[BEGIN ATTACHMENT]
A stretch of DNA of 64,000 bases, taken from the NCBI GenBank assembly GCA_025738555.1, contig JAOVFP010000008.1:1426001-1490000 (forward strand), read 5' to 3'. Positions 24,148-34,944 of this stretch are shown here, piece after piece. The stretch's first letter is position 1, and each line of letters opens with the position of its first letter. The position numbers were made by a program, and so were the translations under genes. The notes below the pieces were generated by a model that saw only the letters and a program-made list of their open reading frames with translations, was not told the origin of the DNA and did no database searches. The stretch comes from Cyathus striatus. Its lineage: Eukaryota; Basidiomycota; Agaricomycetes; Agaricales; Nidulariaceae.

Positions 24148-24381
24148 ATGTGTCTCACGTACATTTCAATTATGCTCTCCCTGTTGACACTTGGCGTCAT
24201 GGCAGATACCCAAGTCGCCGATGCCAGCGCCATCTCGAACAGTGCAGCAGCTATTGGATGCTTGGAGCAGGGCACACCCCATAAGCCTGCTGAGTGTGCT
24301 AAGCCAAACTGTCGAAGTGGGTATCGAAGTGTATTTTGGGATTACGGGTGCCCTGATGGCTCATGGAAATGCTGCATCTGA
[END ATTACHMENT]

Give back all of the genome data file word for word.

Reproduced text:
A stretch of DNA of 64,000 bases, taken from the NCBI GenBank assembly GCA_025738555.1, contig JAOVFP010000008.1:1426001-1490000 (forward strand), read 5' to 3'. Positions 24,148-34,944 of this stretch are shown here, piece after piece. The stretch's first letter is position 1, and each line of letters opens with the position of its first letter. The position numbers were made by a program, and so were the translations under genes. The notes below the pieces were generated by a model that saw only the letters and a program-made list of their open reading frames with translations, was not told the origin of the DNA and did no database searches. The stretch comes from Cyathus striatus. Its lineage: Eukaryota; Basidiomycota; Agaricomycetes; Agaricales; Nidulariaceae.

Positions 24148-24381
24148 ATGTGTCTCACGTACATTTCAATTATGCTCTCCCTGTTGACACTTGGCGTCAT
24201 GGCAGATACCCAAGTCGCCGATGCCAGCGCCATCTCGAACAGTGCAGCAGCTATTGGATGCTTGGAGCAGGGCACACCCCATAAGCCTGCTGAGTGTGCT
24301 AAGCCAAACTGTCGAAGTGGGTATCGAAGTGTATTTTGGGATTACGGGTGCCCTGATGGCTCATGGAAATGCTGCATCTGA